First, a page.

Quartet No.3 Op.94 [1975]

Composer: Benjamin Britten (b. 1913 - d. 1976)
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Composer: Benjamin Britten (b. 1913 - d. 1976)

Performance date: 03/07/2017

Venue: St. Brendan’s Church

Composition Year: 1975

Duration: 00:28:32

Recording Engineer: Richard McCullough, RTÉ lyric fm

Instrumentation Category:String Quartet

Artists: Doric String Quartet (Alex Redington, Jonathan Stone [violins], Hélène Clément [viola], John Myerscough [cello]) - [quartet]

In February 1976,
BBC Radio Three broadcast the first complete performance of
for thirty-three years. Britten
was profoundly moved to re-encounter this forgotten work and all the
memories it aroused of Auden, of the American years, of his own
youth, energy and vitality, especially given his awful physical
condition. In 1973 he had had a major operation to replace the aortic
valve in his heart. This bought him three extra years but he was an
invalid for the rest of his life, tiring very easily and having huge
difficulty composing.

The Third Quartet
was both Britten’s swansong and his homage to his great
contemporary and friend, Dmitri Shostakovich, who had died that
summer. He began it soon after completing
and he had four movements completed
before going on holiday – in a wheelchair attended by friends and a
nurse – to Venice, the scene of his final opera completed two years
earlier. It was in Venice he wrote the final
inevitably subtitled
La Serenissima, the music
recalling the bells of the church of Santa Maria della Salute as well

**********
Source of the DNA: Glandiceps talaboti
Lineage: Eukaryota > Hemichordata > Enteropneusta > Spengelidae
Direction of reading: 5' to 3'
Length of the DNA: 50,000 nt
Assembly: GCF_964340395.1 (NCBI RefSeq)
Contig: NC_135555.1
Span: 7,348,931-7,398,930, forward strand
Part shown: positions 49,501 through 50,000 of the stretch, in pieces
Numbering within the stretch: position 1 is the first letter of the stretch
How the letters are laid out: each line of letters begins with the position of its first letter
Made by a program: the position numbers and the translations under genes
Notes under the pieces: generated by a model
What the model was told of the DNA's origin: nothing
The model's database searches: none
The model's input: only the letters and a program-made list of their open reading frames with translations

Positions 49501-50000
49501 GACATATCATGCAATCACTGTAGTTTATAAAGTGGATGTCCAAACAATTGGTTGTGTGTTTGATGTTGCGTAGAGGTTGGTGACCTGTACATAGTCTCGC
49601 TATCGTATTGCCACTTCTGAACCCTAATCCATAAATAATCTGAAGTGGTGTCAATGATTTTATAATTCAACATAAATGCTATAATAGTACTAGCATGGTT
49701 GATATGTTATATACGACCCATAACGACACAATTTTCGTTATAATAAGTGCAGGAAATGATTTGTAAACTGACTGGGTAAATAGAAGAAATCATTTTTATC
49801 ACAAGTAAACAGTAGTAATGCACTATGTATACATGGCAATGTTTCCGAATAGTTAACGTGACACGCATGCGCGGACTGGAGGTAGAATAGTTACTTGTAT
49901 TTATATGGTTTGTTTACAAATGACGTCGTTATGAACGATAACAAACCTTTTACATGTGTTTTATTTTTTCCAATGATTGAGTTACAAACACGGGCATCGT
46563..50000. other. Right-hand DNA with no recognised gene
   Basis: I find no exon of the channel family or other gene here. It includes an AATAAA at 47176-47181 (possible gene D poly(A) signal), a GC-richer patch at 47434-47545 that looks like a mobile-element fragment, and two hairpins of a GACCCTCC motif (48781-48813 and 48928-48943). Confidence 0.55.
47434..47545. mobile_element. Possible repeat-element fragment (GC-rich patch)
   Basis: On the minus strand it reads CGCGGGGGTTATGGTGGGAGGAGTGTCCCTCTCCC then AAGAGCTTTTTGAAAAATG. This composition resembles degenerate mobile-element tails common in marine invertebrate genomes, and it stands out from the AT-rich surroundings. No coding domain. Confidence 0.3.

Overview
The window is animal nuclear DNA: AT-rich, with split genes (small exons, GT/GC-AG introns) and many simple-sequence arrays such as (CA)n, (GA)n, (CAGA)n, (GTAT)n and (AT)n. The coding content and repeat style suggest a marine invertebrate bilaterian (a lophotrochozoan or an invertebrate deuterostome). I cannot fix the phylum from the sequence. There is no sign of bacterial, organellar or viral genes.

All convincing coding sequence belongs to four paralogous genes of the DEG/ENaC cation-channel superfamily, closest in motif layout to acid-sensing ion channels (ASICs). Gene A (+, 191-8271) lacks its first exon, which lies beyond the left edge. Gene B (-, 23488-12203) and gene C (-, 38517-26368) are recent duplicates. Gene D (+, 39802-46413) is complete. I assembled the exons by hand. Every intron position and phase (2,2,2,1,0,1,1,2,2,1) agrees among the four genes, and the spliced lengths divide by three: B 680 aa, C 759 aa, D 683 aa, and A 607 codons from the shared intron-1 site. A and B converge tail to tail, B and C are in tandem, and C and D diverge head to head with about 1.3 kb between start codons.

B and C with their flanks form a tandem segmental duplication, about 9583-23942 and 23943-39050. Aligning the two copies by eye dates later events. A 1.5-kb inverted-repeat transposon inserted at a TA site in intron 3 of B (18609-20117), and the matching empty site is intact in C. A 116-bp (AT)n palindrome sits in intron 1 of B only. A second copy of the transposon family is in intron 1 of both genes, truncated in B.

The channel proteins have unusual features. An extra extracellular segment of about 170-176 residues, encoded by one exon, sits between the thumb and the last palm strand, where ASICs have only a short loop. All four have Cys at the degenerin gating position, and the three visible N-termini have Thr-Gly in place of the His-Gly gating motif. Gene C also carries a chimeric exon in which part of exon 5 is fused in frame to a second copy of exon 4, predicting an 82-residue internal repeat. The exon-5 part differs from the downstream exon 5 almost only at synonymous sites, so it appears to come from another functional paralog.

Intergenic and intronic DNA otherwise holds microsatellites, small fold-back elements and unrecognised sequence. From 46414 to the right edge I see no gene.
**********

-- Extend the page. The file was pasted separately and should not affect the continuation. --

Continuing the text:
Death in Venice. As with Shostakovich’s final work, the
Viola Sonata, the composer did not live to hear the premiere, which
took place two weeks after his death.

Each of the movements has a subtitle,
the first, Duets, features the instruments playing in pairs –
each of the possible pairings of instruments engage in an operatic
duet while continually expanding its thematic ideas. This gives the
movement a strongly dramatic impetus and the various duets create
some remarkable sonorities. The first Scherzo, Ostinato, is
brief and very violent with a quieter chorale-like central section.
The movement ends mid-phrase as if struck down.

The third, Solo, is intensely
beautiful with the first violin soaring stratospherically above the
others with a deeply touching melody of a Bach-like purity. The
central section, Messiaen-like, bursts out into ecstatic birdsong,
afterwards the violin’s melody returns more movingly than before,
while the ending takes on a miraculous luminosity as the other
instruments float up to meet the violin.

Burlesque is an obsessive dance,
almost in the manner of Shostakovich’s hard-driven Scherzos. The
skeletal Trio is remarkable for the eerie whistling sound produced by
the viola playing behind the bridge. The dance returns in a
magnificently sonorous repeat. The finale’s operatic Recitative
prepares us for the glorious Passacaglia, whose calm, long
drawn-out, stately theme works its way almost unbearably into our
hearts as we realise this is a great composer’s last farewell. The
final bars remain unresolved as Britten himself said: I want the
work to end with a question.

Francis Humphrys